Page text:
Voters elect Norm Rice mayor of Seattle on November 7, 1989.

  • By Walt Crowley
  • Posted 1/01/2000
  • Essay 2234
On November 7, 1989, Norman B. Rice (b. 1943), a 10-year member of the Seattle City Council, defeats Seattle City Attorney Doug Jewett in a hotly contested campaign for mayor. Norm Rice becomes the city's first African American mayor. He will be re-elected in 1993.

The vote counts were as follows:

  • Norman B. Rice - 99,699
  • Douglas Jewett - 75,446

Rice won his city council seat in a 1978 special election for a vacated seat, and was re-elected to full terms in 1979, 1983, and 1987. A former television news reporter, Rice had previously served as a member of the staff of the Puget Sound Council of Governments and as a community relations executive for Rainier Bank. In 1988, Rice ran for the Democratic Party nomination for the 7th District seat in Congress but lost to Jim McDermott (b. 1936), formerly a a popular state senator who returned from a brief political retirement to claim the seat.

Rice was reluctant to enter the 1989 race to succeed three-term mayor Charles Royer. His bid was provoked in part by the silence of other candidates regarding an anti-desegregation school busing initiative actively supported by City Attorney Jewett. Rice and Jewett emerged from a crowded primary field in September 1989, with Jewett slightly ahead, and Rice won the general election by a significant margin. Ironically, the anti-busing initiative also squeaked through, but its impact was moot.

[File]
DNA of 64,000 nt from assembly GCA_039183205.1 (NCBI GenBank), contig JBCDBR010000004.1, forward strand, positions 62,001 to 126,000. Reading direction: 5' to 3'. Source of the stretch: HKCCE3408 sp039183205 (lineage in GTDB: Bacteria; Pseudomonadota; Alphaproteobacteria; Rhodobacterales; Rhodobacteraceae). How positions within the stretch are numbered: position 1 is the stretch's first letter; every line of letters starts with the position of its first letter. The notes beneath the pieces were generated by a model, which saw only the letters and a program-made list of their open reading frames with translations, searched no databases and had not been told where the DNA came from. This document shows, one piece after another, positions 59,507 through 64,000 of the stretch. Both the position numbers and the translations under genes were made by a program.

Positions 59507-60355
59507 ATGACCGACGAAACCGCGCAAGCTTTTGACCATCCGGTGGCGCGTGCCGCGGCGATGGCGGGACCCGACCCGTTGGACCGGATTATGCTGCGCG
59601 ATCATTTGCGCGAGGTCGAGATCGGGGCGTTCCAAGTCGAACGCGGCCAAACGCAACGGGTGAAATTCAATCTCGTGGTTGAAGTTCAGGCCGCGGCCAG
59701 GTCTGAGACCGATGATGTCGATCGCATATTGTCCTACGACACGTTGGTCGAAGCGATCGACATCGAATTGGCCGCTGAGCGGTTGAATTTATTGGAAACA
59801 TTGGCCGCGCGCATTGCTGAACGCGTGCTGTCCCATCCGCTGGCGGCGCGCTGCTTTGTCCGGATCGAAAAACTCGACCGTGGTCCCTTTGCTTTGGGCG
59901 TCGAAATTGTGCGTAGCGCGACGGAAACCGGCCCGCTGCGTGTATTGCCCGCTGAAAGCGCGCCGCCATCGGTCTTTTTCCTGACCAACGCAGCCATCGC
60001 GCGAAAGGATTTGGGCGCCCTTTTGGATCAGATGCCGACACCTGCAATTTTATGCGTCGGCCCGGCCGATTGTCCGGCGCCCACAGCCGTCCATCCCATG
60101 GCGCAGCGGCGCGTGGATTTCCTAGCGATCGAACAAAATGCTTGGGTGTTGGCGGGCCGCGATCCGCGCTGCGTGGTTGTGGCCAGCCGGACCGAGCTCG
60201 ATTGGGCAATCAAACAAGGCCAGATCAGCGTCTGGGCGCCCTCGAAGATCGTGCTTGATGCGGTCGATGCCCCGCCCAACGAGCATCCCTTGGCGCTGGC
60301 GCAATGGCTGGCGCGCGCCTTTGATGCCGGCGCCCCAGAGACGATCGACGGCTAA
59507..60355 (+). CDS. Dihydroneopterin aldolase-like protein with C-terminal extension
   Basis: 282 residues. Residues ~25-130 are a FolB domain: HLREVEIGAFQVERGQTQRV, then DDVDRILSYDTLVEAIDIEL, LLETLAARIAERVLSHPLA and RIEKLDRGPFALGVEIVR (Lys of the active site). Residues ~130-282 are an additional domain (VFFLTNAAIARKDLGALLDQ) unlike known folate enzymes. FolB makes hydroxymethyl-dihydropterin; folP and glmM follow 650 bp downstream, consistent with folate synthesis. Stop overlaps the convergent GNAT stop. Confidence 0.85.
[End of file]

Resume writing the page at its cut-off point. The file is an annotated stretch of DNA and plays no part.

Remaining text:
Norm Rice devoted much of his first term to strengthening city support for Seattle Public Schools, promoting human rights, and to revitalizing the downtown economy. He won easy re-election in 1993, but his second term became entangled in controversies over comprehensive planning, the Seattle Commons, budget cuts, and other issues. Rice was defeated by then-King County Executive Gary Locke (b. 1950) for the Democratic nomination for Governor in September 1996.

Before the end of his term, Rice was considered a likely nominee for Secretary of the U.S. Department of Housing and Urban Development (HUD), but declined to pursue the appointment. In 1998, he was named president of the Federal Home Loan Bank of Seattle. His wife, Constance Rice, a respected educator, served as vice-chancellor of the Seattle Community College system.

Sources: Seattle Post-Intelligencer, November 8, 1989; Seattle City Clerk, "Mayors of the City of Seattle," (; Online Encyclopedia of Washington State History, "Rice, Norman B. (b. 1943)" (by Mary T. Henry), (accessed April 7, 2014). Note: This essay was revised on April 7, 2014. 

Related Topics:   Biographies | Black Americans | Firsts | Government & Politics

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